SU, which employs most chaplains in state schools, said it’s found additional support from school chaplains is vital around these times and previously there had been no allowance for this.
In recent months, SU QLD has been called to appear before the High Court to defend its national school chaplaincy program.
It first appeared in the High Court two years ago when a Toowoomba resident claimed the chaplaincy program violated religious freedom under the Constitution. The High Court found it did not violate religious freedom as chaplains were not employed or appointed by the government.
A second challenge to the Court’s decision was launched against the program this year.
The Australian Christian Lobby (ACL) has highlighted the valuable role school chaplains play in helping young people at risk in a submission to a Senate inquiry into Suicide in Australia made today.
ACL Managing Director Jim Wallace said that research has underlined the important contribution the school chaplaincy program is making in addressing many of the ‘vulnerability factors’ which increase the risk of suicide among young people.
He urged the inquiry to reinforce the need for funding of the school chaplaincy program to be continued and extended (it is currently under review by the Federal Government) and to consider whether there would be merit in developing a chaplaincy program to assist groups at high-risk of suicide in the wider community.
“Recently-released research into the chaplaincy program by Dr Phillip Hughes of Edith Cowan University and Professor Margaret Sims of the University of New England has highlighted the success of the chaplaincy program. On a scale of 1 to 10, chaplains were rated at 8.6 for providing an opportunity for students to talk through issues and offering support to significant problems. They were also rated at 8.5 for offering support to students in special risk categories,” Mr Wallace said.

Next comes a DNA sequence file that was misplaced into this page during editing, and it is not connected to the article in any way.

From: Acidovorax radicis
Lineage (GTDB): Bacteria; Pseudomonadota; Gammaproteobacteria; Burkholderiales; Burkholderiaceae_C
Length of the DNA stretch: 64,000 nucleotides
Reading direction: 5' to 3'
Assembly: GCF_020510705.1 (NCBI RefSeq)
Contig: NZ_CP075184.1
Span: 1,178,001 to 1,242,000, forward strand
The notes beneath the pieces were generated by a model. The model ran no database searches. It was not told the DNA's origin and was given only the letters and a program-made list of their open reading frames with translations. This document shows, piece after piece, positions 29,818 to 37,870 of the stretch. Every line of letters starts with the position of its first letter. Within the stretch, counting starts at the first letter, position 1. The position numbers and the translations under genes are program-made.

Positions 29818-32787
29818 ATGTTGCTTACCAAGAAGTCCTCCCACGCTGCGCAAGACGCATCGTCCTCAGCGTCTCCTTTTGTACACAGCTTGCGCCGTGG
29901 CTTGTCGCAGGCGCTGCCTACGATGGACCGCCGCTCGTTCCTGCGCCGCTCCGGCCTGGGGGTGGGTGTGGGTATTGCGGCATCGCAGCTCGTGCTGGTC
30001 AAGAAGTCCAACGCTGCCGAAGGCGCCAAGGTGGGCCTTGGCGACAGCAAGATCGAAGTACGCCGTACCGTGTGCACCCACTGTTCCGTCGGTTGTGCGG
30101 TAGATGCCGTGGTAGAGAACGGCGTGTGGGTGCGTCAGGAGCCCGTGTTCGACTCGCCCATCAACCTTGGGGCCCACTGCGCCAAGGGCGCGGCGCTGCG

“The report on the chaplaincy program indicated that in the two weeks prior to the survey undertaken by the researchers, 44 per cent of chaplains reported dealing with issues related to self-harm or suicide. One principal advised that, ‘The chaplain has averted student suicide on more than one occasion’.
“Chaplains are obviously doing a great job in providing support, guidance and pastoral care for young people and it is vital that they are given the funding needed to continue this role. There could also be great benefit in developing a framework whereby chaplains could be employed to help high-risk groups such as indigenous youth and rural communities.”
Mr Wallace said that suicide is a terrible trauma that visits far too many Australian families every year. He welcomed the Senate inquiry as an important opportunity for concerned individuals and organisations to highlight the measures that Governments and community organisations can undertake to prevent suicide, and to advocate for greater assistance in providing targeted programs and services, especially for those at high risk of suicide.